A book by Rebecca Solnit

“Men Explain Things to Me” is divided into 7 chapters, each consisting of an essay that explores the silencing of women and girls in patriarchal culture, and how this silencing comes in many forms. Solnit’s iconic essay with the same title as the book makes up the opening chapter, where she tells us the hilarious story of how - when introducing herself to a man as an author - he immediately starts downplaying her knowledge about her book’s topic, and lectures her about this incredibly important book (which he hadn’t even read) that came out last year, on the same topic. Not until the man was told three or four times that the very important book was actually her book, he paused his rant. Long story short (or short story shorter): Solnit experienced what so many other women have - that some men, especially the middle-aged sort with a lot of money, assume that women just dabble with topics they know nothing about as a little hobby, while the men write the very important books and have the very important opinions. (If this wasn’t a serious online magazine, I’d put an eye-rolling emoji here.)

The rest of the book continues with essays describing how this silencing and patronizing is the root cause of inequality between men and women. Women being seen as lesser beings, as not capable of contributing with very important books or very important opinions (or any valid opinions at all), is closely connected women being silenced and shamed in other ways, such as by violence and sexual violence. It may sound like a small thing, but not being taken seriously is part of a much bigger problem: that men for centuries have had the power to decide what a complete human being is, and that women consistently haven’t been part of that definition. It’s about respect and equality, or rather the lack of it. Silencing can take place as small - and sometimes almost funny - incidents like the one Solnit describes in her book, for a few lucky women who have made it to the top. However, it has far uglier consequences for women around the world: from young women being ignored when saying no, to not being allowed the status of personhood and a voice of their own without being defined by a father, husband or even male child.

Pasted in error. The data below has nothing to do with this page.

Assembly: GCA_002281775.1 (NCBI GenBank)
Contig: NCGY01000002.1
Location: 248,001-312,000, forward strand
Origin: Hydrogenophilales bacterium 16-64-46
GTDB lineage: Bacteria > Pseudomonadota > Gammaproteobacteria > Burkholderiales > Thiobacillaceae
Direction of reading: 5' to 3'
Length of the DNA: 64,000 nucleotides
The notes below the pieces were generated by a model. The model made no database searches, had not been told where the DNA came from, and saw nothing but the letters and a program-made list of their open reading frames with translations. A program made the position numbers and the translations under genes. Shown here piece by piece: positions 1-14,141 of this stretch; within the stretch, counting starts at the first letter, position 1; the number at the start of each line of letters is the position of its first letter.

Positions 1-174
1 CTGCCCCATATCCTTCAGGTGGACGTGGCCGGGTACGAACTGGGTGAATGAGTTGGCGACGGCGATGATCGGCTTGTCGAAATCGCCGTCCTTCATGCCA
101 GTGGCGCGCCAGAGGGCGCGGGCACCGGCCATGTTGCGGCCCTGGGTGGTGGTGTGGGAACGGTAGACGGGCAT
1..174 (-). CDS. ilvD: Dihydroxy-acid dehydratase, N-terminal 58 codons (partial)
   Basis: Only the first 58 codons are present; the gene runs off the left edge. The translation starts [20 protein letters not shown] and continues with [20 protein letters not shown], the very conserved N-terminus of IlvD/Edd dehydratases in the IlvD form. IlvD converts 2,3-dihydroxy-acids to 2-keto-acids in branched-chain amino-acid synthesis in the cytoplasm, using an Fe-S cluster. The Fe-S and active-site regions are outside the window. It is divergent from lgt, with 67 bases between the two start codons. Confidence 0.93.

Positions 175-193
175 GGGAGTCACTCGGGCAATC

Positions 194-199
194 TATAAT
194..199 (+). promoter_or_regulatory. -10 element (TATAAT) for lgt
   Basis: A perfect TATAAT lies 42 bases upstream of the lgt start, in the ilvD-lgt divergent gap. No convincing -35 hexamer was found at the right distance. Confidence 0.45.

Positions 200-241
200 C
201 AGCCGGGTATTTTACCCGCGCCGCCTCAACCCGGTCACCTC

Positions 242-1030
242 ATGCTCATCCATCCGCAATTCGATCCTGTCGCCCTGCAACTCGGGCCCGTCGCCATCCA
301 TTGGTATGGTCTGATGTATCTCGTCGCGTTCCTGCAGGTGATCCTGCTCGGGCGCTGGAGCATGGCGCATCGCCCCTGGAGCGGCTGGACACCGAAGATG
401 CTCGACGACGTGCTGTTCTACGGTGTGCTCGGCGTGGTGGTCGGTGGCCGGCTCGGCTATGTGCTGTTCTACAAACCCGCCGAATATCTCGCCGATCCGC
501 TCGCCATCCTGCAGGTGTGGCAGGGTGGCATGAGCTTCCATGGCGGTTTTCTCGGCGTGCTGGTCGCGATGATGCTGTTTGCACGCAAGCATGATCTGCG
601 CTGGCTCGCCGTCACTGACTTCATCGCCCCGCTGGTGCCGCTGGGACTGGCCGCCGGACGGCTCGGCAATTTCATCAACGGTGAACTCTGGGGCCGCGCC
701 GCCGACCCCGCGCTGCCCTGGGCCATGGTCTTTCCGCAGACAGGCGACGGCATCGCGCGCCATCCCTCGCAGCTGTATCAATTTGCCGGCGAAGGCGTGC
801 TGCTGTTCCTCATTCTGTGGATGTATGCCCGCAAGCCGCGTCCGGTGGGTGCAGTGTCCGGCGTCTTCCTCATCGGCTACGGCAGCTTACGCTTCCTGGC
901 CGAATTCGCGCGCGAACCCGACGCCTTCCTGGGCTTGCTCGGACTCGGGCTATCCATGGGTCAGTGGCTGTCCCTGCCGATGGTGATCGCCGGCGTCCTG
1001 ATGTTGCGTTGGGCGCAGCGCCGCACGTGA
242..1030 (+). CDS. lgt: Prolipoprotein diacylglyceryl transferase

Needless to say, reading this book makes me angry - but in the way that is necessary to initiate change. It’s an engaging anger, the sort that feels like a personal call to action: I’m left with the feeling that women need to be angry about this, we need things to change and we need to dare speak up when we’re being silenced. Read Solnit’s book - she connects the dots in a beautiful way, and rather than being all doom and gloom (like I tend to), she emphasizes how far we’ve come with women’s rights in just a few decades and states something that’s very important to remember: although we have a long way left to go, there are now way more people walking the same route with us, and raising their voices, than ever!